This song doesn’t seem to be available and I’m not sure if he ever recorded it in a studio. Back in ‘99, I moved from Nevada City, California to Los Angeles (Van Nuys, to be exact). During my first trip back to my hometown the following year, my buddy Adam gave me a cassette tape of a show I had just missed. My friend Rob was now called Bobby Birdman and he played with Adam’s great band at the time, The Gears (not the LA punk band, the Beatlesy pop band) at a local coffee shop. I completely wore out that tape over the next few years. This song in particular became the soundtrack to what I had left behind: the security and warmth of a beautiful hometown that I knew I had to get out of but also knew would haunt me from that day on. It begins with my friend Alison’s awesome laugh and voices that I can instantly recognize talking in the background during some awkward crowd participation, and then Rob totally kills it. Whatever the song meant to him, to me it will always be a way I can get back home.
“Any Old Wind That Blows” – Johnny Cash
“Marie” – Randy Newman
“So I Finally Belong To The Night” – Little Wings
“Unchained Melody” – The Fleetwoods
“Take It Or Leave It” – The Strokes
Remember the post I did featuring Brett Shady? It’s right here, if not. Well, beautiful music takes you to beautiful places, and Brett has found that place! His upcoming concert is featured in the LA Weekly, alongside a brief clip from the Sunset write-up! Wishing I hadn’t used “bit” twice, but I’ll live
“Angels, Ghosts, and Demons” – Brett Shady
After touring and performing with rock and punk bands for fifteen years, Brett Shady realized it was time to take his own talent to another level. And if you ask me, it’s a damn good thing he did. If it weren’t for him realizing his talent was worth pursuing, I wouldn’t be able to be sitting here, brand new headphones on, tapping my foot to a beat that’s reminscent of Johnny Cash and a voice altogether new. His upcoming album, The Devil to Pay, to be released August 10th, features guitar, bass, banjo, drums, and vocals. It reminds me a bit of The Avett Brothers, as it’s a bit on the border of country-sounding folk-Americana, but doesn’t cross over into what I consider a no-go zone: country music.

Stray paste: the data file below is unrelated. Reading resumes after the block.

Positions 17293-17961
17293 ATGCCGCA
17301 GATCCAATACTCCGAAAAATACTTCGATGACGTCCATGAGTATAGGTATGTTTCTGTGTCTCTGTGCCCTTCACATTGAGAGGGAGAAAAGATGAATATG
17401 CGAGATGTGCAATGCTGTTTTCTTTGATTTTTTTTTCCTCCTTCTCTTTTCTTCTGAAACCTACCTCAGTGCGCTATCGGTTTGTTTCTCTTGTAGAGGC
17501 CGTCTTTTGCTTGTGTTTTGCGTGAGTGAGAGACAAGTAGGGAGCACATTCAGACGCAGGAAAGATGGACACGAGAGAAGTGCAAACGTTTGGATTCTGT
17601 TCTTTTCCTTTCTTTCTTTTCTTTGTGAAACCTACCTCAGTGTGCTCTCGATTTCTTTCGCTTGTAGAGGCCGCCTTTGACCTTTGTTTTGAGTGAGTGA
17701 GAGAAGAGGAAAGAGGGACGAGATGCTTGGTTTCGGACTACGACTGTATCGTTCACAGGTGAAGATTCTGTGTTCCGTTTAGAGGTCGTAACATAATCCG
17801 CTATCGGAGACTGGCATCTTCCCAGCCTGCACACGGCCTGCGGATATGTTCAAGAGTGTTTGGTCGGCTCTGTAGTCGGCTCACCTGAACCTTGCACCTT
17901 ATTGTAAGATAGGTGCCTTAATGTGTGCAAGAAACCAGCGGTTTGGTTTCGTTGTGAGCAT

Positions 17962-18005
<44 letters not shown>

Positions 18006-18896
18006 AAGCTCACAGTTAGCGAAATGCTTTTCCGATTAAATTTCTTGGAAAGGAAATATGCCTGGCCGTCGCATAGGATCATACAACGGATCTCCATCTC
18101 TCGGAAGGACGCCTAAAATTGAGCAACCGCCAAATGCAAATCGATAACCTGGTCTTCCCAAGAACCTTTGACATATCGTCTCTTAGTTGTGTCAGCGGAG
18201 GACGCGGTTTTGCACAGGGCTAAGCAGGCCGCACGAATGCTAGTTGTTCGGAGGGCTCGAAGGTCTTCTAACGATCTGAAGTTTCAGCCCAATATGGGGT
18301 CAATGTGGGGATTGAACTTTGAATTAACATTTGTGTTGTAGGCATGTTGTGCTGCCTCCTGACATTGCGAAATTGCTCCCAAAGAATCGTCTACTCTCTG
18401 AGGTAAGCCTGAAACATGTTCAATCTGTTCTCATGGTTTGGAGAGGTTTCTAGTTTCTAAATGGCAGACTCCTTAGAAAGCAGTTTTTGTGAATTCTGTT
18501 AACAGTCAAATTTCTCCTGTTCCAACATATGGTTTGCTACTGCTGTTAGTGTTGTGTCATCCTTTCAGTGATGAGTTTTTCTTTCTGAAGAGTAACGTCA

I was able to get my hands on a copy of the album (he sent it via snail mail! Automatic +1!), and one of the main things that struck me is that there’s a true feeling of honesty in his words. Similar to one of my recent favorite albums (Learning by Perfume Genius), we are able to hear an artist, in this case Brett Shady, pour his emotions into his music. He tells of his past full of isolation and depression, of his thoughts on the music industry, and of heartbreak and regret.
There is no reason why Brett Shady is not a complete star already. I only hope that after listening to this song (and might I add, it’s best to listen to the whole song…it takes a turn toward the end that just melts my heart), you might consider digging up more of his music, maybe following him on Twitter, or even seeking out one of his a live shows.
Keep the music going and we’ve got each other, we’ll be fine